Due Diligence is the process by which confidential, legal, financial and other material information is exchanged, reviewed and appraised by the parties to a business transaction, which is done prior to the transaction. Due diligence is an analysis and risk assessment of an impending business transaction. It is the careful and methodological investigation of a business or persons, or the performance of an act with a certain standard of care to ensure that information is accurate, and to uncover information that may affect the outcome of the transaction. Due diligence is primarily a way to reduce exposure to risk. The process ensures that a party is aware of all the details of a transaction before they agree to it. For example, a broker-dealer will give an investor the results of a due diligence report so that the investor is fully informed and cannot hold the broker-dealer responsible for any losses. The procedures and analyses ultimately represent a window into the target Company’s success and potential, including what opportunities exist to grow the business further to meet your goals and objectives. Due diligence exercise is needed to confirm the nature and genuineness of a business, Identify defects/weaknesses in the target company and to avoid a bad business transaction, to gather information that is required for valuation of assets, and to negotiate in a better manner. In nutshell due diligence is a SWOT analysis of an investment which is essentially required to make an informed decision about a potential investment. Depending on its purpose, due diligence takes different forms. A company that is considering an M&A will perform a financial analysis on a target company. The due diligence might also include an analysis of future growth. The acquirer may ask questions that address the structuring of the acquisition.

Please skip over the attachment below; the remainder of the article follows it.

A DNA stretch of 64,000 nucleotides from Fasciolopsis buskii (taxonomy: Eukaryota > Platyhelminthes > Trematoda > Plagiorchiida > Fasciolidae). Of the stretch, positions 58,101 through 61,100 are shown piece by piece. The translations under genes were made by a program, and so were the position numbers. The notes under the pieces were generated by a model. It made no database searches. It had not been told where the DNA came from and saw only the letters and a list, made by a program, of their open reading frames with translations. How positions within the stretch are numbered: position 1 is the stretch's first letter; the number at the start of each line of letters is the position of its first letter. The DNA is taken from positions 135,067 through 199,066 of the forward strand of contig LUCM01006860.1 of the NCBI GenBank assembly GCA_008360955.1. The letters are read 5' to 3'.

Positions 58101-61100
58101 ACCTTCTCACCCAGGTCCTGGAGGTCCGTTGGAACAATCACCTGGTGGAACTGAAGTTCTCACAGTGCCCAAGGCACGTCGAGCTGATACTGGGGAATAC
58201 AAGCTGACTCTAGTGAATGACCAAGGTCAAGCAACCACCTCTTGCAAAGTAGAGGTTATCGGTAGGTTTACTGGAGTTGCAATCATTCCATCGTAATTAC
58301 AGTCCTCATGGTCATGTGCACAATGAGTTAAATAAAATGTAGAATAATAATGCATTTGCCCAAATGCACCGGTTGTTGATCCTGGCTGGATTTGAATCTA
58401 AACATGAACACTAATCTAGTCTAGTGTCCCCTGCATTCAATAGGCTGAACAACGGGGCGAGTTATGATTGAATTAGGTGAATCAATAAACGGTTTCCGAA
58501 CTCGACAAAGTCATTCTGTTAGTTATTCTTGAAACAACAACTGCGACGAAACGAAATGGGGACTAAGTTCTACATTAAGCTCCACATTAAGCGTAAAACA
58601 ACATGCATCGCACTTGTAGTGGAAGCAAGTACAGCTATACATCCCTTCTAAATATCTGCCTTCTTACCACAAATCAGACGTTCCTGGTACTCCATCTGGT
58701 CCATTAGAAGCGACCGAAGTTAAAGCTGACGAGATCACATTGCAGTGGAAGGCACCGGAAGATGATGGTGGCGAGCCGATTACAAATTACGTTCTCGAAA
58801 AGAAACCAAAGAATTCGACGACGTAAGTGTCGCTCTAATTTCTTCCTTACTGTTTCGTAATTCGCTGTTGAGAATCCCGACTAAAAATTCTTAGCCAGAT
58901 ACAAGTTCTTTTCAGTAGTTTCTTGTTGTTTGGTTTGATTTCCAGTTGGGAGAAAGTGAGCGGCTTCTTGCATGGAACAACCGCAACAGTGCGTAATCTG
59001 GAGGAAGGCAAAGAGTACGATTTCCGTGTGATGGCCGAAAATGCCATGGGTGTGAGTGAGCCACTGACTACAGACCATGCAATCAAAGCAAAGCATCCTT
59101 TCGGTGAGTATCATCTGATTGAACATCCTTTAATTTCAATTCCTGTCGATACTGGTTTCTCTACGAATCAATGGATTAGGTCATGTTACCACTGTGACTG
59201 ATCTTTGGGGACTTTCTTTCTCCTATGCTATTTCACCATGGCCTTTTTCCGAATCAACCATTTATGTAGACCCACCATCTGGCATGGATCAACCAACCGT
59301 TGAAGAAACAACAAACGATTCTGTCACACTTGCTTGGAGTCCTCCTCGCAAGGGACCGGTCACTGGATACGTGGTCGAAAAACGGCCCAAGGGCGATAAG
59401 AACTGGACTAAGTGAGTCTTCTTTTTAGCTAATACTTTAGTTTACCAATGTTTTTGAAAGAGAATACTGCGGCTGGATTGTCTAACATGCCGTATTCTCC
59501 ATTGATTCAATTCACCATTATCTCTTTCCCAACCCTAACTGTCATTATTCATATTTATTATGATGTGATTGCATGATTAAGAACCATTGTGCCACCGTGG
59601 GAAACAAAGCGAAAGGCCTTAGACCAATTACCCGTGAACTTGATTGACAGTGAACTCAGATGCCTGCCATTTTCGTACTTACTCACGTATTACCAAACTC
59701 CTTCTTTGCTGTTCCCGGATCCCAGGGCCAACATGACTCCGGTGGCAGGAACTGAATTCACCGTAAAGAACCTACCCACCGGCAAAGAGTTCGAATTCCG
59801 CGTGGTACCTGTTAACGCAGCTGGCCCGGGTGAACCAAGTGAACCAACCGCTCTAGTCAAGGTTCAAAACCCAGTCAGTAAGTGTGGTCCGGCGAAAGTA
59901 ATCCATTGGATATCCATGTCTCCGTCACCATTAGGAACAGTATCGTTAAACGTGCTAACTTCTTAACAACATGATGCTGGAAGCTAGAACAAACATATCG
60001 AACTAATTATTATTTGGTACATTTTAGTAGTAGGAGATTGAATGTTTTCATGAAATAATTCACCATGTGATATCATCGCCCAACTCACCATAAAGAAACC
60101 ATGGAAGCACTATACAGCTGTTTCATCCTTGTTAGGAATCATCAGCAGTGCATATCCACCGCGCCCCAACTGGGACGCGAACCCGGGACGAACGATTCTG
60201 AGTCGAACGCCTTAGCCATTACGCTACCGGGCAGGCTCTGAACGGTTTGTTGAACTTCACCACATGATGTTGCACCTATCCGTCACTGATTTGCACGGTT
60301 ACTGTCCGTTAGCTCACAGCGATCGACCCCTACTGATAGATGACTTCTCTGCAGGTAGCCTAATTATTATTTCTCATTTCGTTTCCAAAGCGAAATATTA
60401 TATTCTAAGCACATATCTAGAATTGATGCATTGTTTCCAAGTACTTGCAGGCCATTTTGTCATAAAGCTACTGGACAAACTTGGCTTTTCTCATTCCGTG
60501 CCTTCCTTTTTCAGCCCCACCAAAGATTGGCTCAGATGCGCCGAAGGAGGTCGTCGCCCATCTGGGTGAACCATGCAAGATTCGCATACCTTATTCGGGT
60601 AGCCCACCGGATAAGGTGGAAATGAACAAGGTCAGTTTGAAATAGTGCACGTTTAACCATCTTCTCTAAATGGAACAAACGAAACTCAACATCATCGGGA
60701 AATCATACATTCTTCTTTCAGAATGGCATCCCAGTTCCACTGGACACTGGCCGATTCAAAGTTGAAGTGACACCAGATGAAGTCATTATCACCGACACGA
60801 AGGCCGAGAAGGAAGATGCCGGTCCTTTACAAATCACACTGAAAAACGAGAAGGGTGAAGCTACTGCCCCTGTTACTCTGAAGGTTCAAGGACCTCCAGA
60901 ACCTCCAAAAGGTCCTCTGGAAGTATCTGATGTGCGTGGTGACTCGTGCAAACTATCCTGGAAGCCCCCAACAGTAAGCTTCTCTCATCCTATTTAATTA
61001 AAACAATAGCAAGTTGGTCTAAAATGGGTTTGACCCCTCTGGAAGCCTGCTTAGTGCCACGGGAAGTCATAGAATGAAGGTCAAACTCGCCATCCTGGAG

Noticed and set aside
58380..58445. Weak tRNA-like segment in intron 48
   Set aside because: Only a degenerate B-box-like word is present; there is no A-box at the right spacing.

The acquirer is also likely to look at the current practices and policies of the target company and perform a shareholder value analysis. Due diligence can be categorized as “hard” due diligence, which is concerned with the numbers on the financial statements, and “soft” due diligence, which is concerned with the people within the company and its customer base.
The most important types of Due Diligences are: ● Due Diligence for Public Issue ● Due Diligence for Takeover and Acquisitions ● Due Diligence for Joint Ventures and Investments ● Due Diligence for Forex and Overseas Transactions ● Legal Due Diligence (including Secretarial due diligence) ● Financial Due Diligence (including Tax due diligence) The investigation or inspection would cover: ● Compliance with applicable laws ● Regulatory violations or disciplinary actions ● Litigation and assessment of feasibility of pursuing litigation ● Financial statements ● Assets – real and intellectual property, brand value etc. ● Unpaid tax liens and/or judgements ● Past business failures and consequential debt ● Exaggerated credentials/Fraudulent claims ● Misrepresentations or character issues ● Cross-border issues – double taxation, foreign exchange fluctuation, sovereign risk, investment climate, cultural aspects. ● Reputation, goodwill and other intangible assets.
Our specialized team of legal and financial professionals, employ a multi- disciplinary approach in analyzing the transactions and industry related risks, commercial and financial viabilities, prospective growth and future contingencies, tax implications and work hard to deliver the possible solutions and suggestions.